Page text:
Considering Your Loan Co-Signer When You File Bankruptcy

Being overwhelmed with debt may result in you deciding to file bankruptcy in Valdosta. Filing for Chapter 7 essentially wipes out most or even all of your debt except for certain obligations like back child support payments. One obligation you must carefully consider is any loan debt that was co-signed by another individual. That co-signer becomes responsible for payments if you file for Chapter 7 bankruptcy.

An Uncomfortable Situation

If you are seriously considering the option to file bankruptcy in Valdosta, you probably are far behind on payments to various organizations. Your co-signer may have already been contacted by the company and may have received a demand for payment. This obviously is an extremely uncomfortable situation. What happens now?

An Example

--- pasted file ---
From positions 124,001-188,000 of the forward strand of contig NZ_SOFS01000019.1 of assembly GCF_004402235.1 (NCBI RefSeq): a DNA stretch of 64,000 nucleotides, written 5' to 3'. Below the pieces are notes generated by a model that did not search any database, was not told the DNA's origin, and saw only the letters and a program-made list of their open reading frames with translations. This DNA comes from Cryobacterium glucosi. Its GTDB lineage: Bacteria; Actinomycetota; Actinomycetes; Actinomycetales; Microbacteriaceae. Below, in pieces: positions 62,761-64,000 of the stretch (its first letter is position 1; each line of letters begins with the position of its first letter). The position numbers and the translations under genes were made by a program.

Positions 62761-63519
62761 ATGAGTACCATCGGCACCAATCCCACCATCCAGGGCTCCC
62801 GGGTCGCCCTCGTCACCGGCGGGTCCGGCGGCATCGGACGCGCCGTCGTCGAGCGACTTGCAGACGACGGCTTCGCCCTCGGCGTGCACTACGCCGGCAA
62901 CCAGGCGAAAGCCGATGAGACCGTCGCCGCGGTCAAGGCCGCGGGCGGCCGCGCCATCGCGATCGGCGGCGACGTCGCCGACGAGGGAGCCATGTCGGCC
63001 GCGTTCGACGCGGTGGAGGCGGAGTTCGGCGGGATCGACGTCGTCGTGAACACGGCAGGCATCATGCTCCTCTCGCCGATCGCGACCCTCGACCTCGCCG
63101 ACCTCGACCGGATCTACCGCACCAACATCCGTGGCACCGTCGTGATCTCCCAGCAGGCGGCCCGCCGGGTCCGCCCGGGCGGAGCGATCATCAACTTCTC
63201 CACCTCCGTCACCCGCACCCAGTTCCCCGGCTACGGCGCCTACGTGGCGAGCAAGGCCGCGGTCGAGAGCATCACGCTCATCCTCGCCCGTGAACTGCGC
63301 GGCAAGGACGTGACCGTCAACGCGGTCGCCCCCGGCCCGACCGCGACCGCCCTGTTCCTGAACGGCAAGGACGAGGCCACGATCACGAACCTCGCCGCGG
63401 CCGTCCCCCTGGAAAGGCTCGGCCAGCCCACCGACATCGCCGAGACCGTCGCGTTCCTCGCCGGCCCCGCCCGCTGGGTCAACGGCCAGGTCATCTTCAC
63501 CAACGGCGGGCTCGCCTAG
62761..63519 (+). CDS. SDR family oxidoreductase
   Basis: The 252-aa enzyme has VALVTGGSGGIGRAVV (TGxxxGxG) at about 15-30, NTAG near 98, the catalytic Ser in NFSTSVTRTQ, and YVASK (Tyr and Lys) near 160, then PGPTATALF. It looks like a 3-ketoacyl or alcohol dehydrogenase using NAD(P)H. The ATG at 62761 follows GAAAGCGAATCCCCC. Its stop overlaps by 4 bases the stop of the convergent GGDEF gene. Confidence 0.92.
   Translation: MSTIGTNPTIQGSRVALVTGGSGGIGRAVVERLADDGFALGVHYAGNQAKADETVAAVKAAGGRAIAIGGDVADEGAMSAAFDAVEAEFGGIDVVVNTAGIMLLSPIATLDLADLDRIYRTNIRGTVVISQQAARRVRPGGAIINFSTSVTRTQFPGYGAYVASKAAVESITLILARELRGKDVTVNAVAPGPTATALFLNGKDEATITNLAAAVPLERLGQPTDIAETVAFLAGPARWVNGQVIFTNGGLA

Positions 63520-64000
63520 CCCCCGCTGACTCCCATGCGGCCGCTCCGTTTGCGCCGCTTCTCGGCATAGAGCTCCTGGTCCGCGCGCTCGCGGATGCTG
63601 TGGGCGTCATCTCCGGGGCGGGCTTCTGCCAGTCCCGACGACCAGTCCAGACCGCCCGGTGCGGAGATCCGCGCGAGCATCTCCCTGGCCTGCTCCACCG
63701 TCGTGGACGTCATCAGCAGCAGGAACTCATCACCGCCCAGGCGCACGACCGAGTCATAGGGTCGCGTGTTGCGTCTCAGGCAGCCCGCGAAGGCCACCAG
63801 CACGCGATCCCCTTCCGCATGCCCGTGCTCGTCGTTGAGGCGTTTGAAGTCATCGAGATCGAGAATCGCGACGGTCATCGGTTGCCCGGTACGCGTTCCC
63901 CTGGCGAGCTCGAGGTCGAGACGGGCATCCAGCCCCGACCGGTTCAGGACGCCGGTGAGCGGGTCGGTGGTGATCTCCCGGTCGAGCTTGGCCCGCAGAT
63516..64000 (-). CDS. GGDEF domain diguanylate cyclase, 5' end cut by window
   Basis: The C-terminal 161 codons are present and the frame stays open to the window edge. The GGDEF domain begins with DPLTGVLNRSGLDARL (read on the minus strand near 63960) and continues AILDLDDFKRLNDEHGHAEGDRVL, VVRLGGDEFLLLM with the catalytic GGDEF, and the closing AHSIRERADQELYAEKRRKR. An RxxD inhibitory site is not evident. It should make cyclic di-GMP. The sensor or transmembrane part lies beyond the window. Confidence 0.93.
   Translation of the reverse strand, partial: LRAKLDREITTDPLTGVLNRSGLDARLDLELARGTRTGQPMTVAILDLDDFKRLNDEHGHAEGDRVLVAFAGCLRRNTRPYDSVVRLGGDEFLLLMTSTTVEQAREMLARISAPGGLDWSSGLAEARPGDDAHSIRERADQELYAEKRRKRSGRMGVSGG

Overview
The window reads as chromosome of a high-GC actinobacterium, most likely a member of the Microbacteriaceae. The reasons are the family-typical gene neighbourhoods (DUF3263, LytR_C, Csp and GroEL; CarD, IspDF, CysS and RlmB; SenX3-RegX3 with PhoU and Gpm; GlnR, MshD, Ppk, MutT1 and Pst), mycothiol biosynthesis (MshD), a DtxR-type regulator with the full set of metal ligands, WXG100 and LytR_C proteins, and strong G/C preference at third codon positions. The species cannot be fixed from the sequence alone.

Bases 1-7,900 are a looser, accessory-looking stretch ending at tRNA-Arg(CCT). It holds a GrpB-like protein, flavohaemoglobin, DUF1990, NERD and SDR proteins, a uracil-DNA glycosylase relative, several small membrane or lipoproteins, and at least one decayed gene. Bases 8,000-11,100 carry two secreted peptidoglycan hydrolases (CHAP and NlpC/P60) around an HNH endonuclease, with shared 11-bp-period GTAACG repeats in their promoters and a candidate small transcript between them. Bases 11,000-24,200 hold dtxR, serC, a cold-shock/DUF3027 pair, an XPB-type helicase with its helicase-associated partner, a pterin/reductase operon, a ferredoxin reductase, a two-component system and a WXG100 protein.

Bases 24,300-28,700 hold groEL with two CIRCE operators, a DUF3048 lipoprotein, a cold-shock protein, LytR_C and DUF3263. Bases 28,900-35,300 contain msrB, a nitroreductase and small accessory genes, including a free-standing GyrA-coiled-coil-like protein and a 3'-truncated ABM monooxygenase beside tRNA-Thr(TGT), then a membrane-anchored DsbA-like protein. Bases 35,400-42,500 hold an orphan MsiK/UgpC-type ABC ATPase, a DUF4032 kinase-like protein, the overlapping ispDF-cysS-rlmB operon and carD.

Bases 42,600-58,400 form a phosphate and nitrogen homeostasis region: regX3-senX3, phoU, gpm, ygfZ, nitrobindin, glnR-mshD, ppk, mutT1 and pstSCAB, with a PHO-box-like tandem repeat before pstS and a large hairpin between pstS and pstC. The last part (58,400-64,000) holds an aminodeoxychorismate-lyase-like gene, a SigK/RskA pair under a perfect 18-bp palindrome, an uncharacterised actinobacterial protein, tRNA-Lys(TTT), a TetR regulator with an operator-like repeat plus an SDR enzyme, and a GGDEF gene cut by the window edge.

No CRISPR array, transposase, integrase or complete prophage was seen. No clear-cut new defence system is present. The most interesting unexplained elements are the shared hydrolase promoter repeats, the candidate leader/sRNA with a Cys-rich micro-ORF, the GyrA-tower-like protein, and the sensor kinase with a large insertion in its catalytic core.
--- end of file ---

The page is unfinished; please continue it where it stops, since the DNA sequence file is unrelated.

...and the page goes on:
Consider an example in which a vehicle financing company repossesses a car for which the buyer still owes $10,000. The company is only able to obtain $6,000 for the car at auction. If the borrower has declared bankruptcy, the debt is discharged from his or her financial obligations. A co-signer, however, now becomes liable for that remaining $4,000. The debt is not erased.

A Possible Solution

Depending on your circumstances, you may have the option of paying the money on a co-signed loan after bankruptcy simply by continuing to make scheduled monthly payments. This could be the case in a personal loan, for example. Technically, you are no longer liable for the loan because of the bankruptcy, but your diligence will prevent the creditor from taking action against your co-signer.

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